Read: Is Using Validation for Dementia Calming or Condescending?

Involve Kids in Caregiving

The extent of a child’s involvement in caregiving mainly depends on their age and where their elder lives. If a grandparent with Alzheimer’s lives with you or close by, then there is bound to be more opportunity for participation in their care. Letting children play a role in daily routines can help them get more comfortable with the changes in behavior brought on by Alzheimer’s.

Remember, “help” comes in many different forms. At home, young children can assist their grandparents with household chores, such as dusting, setting the table or raking leaves. If the grandparent lives in a senior living facility, kids can be a meaningful source of companionship. Plan simple activities they can do together, such as listening to music, playing games, or doing puzzles or crafts during visits.

Elder care expert Carol Bradley Bursack found ways of including her two sons in caregiving when her father came out of a failed brain surgery with dementia. He was unable to care for himself and plagued by hallucinations and delusions, so the decision was made to place him in a nursing home. The whole family struggled to make sense of this sudden and drastic change, especially her boys who were young teenagers at the time.

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“My sons learned that bringing their musical instruments to the nursing home to play for their grandpa was a way they could visit without the discomfort of trying to have a coherent conversation with him,” Bradley Bursack recalls. “At that point, the man who taught his grandsons how to play chess often talked with someone who existed only in his brain. However, music was soothing and always appreciated. This showed the kids that they still had a bond with their grandfather.”

Keep in mind that some kids will be able to pitch in and help care for their loved ones, instinctively understanding how to soothe or help. However, each child is different and others will be too confused or frightened to have more than basic contact. Give kids options to help, but don’t force them to take on more than they are capable of or comfortable with.

Stress the Importance of Respect

Respect is a very important factor in caregiving. Unfortunately, respect is not always mutual between caregivers and care recipients, especially when dementia has distorted a senior’s thoughts, judgement, behaviors and moods. It is crucial for children to understand that disrespect of any kind will not be tolerated—even if their grandparent is the one acting out due to their condition.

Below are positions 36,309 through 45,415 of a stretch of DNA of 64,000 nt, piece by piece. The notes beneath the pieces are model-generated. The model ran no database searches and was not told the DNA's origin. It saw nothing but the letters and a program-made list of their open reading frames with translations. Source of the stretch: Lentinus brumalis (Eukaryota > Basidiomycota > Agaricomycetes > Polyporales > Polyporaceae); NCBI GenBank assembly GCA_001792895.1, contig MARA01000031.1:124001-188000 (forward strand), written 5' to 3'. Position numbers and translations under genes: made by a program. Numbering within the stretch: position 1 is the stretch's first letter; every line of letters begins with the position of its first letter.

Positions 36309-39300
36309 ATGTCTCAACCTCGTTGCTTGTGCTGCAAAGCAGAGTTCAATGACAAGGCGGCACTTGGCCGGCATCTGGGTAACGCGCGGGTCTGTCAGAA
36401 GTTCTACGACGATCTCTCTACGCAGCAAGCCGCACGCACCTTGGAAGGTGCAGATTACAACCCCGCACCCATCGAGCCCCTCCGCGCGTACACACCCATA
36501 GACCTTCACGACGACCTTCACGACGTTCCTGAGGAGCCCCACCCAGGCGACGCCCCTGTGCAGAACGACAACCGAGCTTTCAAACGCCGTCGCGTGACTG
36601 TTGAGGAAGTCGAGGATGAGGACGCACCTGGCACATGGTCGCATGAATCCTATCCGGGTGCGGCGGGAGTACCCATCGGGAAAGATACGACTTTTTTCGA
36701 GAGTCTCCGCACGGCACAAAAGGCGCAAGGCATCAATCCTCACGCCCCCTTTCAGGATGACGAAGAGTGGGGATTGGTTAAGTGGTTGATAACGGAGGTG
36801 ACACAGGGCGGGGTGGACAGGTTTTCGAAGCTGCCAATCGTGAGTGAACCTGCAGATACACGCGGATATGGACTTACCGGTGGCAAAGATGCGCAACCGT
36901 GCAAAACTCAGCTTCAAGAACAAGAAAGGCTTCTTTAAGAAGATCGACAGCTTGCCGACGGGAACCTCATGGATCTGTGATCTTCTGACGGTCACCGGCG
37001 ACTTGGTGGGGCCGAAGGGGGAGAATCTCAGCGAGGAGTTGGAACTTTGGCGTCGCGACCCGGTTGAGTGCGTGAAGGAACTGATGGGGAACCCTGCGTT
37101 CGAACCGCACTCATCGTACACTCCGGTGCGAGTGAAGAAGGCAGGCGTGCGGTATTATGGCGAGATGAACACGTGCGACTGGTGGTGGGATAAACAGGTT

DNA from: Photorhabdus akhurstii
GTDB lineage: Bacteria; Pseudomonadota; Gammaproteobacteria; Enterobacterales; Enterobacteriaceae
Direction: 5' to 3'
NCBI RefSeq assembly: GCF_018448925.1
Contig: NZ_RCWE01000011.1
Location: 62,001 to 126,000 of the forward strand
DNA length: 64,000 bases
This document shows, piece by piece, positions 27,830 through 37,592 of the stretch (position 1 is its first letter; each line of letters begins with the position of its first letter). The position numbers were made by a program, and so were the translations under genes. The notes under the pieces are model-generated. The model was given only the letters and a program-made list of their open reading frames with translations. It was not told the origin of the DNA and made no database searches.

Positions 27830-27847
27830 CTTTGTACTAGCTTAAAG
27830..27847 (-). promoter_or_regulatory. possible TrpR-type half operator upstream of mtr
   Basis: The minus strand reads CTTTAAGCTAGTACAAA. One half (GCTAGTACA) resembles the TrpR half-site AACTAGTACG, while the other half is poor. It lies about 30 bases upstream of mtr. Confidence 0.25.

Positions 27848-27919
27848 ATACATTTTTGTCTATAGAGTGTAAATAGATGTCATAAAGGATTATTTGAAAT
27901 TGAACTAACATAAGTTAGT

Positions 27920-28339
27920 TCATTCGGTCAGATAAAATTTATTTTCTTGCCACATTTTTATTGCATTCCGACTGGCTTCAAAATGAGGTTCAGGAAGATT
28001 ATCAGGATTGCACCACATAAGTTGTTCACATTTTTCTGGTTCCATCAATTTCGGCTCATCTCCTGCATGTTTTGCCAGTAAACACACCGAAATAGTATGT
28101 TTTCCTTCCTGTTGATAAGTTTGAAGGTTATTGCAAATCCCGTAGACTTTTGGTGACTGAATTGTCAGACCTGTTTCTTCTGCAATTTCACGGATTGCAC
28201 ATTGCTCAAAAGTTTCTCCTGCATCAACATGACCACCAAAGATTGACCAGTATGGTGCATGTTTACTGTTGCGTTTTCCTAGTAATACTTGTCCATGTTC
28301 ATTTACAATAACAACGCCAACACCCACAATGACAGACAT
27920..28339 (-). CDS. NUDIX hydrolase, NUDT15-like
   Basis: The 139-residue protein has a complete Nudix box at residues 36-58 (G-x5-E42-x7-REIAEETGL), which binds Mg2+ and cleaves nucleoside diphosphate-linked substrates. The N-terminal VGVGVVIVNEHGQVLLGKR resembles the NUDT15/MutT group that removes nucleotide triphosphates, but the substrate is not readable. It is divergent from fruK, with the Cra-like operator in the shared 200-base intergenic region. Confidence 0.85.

If grandma or grandpa is having an outburst, gently explain that you’ll visit with them later once they’re feeling a little better and then remove the child from the situation. Emphasize that their grandparent’s words and actions should not be taken personally due to special circumstances but that they do not need to endure abusive or inappropriate behavior. Tell the child to leave the room and find an adult if they ever feel uncomfortable or disrespected.

Keep in mind that even if a dementia patient is reprimanded and their caregiver sets firm boundaries, they may not remember acting out or be capable of controlling their behavior. Dementia patients who are easily agitated, abusive or inappropriate should have limited contact with young children that is fully supervised—ideally during times when they are calmest.

Seek Out Support

Whether you reach out to your family members and friends, a mental health professional, or a caregiver support group, it is important to remember that there are plenty of supportive resources available to you. If you still feel like you need some help talking about Alzheimer’s with your child/children, look for age appropriate books on the subject. The Alzheimer’s Association has compiled a list of children’s books on Alzheimer’s along with other educational materials that can help guide your conversations.

If there is no support group in your community for children with grandparents who have dementia, talk to their school guidance counselor, your local Area Agency on Aging (AAA) or your local Alzheimer’s Association chapter to see if a group can be started. In this way, children are no different than adults. They need to know they aren’t alone in coping with this devastating disease and the emotional challenges that come with it.